The US is one of the few regions that does not have open access to the single-dish (sub)millimeter facilities needed to carry out this work, despite our tremendous investment in millimeter wave astrophysics through ALMA111There is no US access to the IRAM 30 m, and there is institutionally-restricted access in the US to the JCMT (the University of Hawai’i), the LMT (University of Massachusetts Amherst), and the future, descoped CCAT prime project (Cornell).. In order to take an accurate census of the highest-redshift massive galaxies and successfully pursue a number of other science objectives that are unique to such facilities, the US community needs to prioritize either the funding of existing facilities (like JCMT or the LMT) or build a 30–50 m facility (like the originally planned CCAT, or join the new European AtLAST project). In the near-term, the instrumentation that will contribute to this census are:

GISMO: The 2 mm GISMO instrument conducted two blank field mapping projects at the IRAM 30 m (Staguhn et. al. 2014, Magnelli et. al. 2019) and has the potential to continue cutting-edge 2 mm mapping in the very near future at a facility like JCMT or LMT. Timing is crucial for JWST follow-up on the galaxies’ stellar emission. Selection at 2 mm is an efficient method of isolating the highest-redshift DSFGs by filtering out the majority of lower redshift DSFGs, and GISMO has provided the first efficient way to reach 1 mJy depths needed to detect a sufficient number of sources per area on the sky (this is needed because the 2 mm number counts, despite being a useful way to isolate high- sources, are very steep and shallower maps will detect very few sources).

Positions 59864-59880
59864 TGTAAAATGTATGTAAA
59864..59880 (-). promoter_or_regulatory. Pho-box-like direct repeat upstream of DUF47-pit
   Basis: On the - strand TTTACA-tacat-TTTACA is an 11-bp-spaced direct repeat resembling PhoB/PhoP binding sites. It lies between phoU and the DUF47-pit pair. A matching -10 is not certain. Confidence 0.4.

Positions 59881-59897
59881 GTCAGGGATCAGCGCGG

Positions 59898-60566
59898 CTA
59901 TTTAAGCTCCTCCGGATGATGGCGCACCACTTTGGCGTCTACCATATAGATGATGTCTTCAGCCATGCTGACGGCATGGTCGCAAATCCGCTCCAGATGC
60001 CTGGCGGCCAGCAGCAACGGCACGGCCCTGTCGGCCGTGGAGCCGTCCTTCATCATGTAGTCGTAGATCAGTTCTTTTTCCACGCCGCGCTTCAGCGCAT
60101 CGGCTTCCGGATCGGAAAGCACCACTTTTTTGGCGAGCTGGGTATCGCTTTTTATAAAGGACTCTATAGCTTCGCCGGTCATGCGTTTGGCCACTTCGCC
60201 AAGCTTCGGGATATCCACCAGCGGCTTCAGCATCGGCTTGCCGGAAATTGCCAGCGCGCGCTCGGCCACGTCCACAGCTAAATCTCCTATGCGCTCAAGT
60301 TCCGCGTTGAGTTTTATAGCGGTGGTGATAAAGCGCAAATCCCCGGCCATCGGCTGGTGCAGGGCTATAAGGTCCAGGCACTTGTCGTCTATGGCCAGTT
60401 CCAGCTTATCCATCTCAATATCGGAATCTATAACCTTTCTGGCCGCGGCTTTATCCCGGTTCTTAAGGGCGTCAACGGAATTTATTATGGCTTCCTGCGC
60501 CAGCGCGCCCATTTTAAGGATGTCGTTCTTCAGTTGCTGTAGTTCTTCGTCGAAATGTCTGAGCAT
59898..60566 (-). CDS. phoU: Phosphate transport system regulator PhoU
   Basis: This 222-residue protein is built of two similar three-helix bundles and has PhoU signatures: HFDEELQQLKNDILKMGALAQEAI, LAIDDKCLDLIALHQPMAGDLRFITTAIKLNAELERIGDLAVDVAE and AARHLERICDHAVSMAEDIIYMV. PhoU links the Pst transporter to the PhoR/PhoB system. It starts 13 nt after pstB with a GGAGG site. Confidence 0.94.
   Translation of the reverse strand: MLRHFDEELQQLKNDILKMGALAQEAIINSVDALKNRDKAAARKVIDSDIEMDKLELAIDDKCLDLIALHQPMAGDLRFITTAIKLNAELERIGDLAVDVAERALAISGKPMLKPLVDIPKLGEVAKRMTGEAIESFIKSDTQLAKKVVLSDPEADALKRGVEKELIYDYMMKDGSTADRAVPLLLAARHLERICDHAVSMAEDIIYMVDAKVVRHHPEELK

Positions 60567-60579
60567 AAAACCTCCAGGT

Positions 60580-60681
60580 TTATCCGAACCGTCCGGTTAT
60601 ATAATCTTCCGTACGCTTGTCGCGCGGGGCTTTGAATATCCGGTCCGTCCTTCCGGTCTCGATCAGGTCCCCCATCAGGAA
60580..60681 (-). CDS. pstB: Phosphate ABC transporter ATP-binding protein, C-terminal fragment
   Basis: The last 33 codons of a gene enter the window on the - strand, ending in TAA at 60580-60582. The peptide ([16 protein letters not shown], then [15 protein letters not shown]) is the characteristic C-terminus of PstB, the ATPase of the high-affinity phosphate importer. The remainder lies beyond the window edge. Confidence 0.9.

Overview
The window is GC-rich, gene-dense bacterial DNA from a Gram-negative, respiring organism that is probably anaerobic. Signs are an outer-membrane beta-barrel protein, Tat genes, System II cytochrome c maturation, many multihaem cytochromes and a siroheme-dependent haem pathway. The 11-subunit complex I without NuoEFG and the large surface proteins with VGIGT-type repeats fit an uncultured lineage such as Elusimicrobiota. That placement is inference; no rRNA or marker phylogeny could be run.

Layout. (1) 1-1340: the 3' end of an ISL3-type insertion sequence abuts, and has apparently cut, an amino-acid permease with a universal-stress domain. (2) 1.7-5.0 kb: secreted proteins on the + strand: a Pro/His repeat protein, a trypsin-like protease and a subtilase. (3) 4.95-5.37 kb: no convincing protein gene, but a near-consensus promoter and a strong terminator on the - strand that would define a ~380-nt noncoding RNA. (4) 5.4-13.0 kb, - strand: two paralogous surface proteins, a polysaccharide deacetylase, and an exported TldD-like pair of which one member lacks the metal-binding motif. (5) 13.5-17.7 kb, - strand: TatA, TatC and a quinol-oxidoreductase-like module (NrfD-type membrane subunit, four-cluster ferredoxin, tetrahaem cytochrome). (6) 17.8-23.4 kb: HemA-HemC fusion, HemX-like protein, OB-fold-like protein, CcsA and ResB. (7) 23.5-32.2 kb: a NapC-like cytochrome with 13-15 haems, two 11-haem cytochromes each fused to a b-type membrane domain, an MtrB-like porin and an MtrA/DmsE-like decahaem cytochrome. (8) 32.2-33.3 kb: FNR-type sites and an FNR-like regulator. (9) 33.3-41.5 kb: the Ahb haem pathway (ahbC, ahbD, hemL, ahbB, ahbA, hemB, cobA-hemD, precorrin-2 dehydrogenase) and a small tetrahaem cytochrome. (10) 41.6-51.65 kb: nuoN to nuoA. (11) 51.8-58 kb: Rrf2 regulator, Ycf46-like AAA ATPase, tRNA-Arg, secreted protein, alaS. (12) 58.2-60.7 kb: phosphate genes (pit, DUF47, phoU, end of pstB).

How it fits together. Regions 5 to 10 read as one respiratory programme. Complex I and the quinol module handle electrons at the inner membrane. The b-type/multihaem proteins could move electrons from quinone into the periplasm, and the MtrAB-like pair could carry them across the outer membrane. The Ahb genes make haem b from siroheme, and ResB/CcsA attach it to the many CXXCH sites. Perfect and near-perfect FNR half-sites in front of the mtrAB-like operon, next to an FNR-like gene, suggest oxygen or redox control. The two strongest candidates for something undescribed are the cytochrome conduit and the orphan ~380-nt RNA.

NIKA-2 at the IRAM 30 m: NIKA-2 is going to push both 1 mm and 2 mm surveys at the IRAM 30 m over the next decade. The two bands could work well to isolate the highest redshift DSFGs of interest in blank surveys.

TolTEC at the LMT: The TolTEC instrument will be installed on the LMT in the early 2020s and carry out ground-breaking continuum surveys at 1 mm, 1.4 mm, and 2 mm with unparalleled mapping speed using MKID technology. Similar to NIKA-2, the three bands could work to simultaneously and effectively filter DSFGs into intermediate and high-redshift subsamples.

SPT 3G: Though a CMB experiment, the SPT 3G survey will be substantially deeper than the original SPT surveys, forging into parameter space where unlensed DSFGs would be detectable. While the telescope is much smaller than other facilities (10 m), which results in a larger beamsize, confusion noise will not dominate as the source density at 2–3 mm is low. SPT 3G will cover more sky than TolTEC and more efficiently detect rarer, brighter DSFGs.

ALMA: ALMA is extremely sensitive and versatile, despite being fundamentally limited to very narrow regions of sky, for lack of its wide-area mapping capability. Nevertheless, it can play a crucial role in the census of DSFGs at high- through programs pushing in new directions. For example, the first 2 mm map (deeper than existing GISMO maps) is in the Cycle 6 ALMA queue from the COSMOS team, requiring 41 hours in band 4 to cover 230 arcmin to 0.9 mJy RMS, though it is not yet observed. The depth and angular resolution of such deep mosaics can discern between drastically different models of DSFG number density at . Similarly, existing 3 mm (band 3) programs focused on alternate science goals (e.g. detection of CO at ) can be sufficiently deep to reveal serendipitous continuum sources (as in Zavala et. al. 2018c) over hundreds of arcmin. While existing 1 mm ALMA deep fields (Dunlop et. al. 2016, Aravena et. al. 2016, Franco et. al. 2018) lack large numbers of sources, they represent only a narrow exploration of ALMA’s blind mapping capabilities.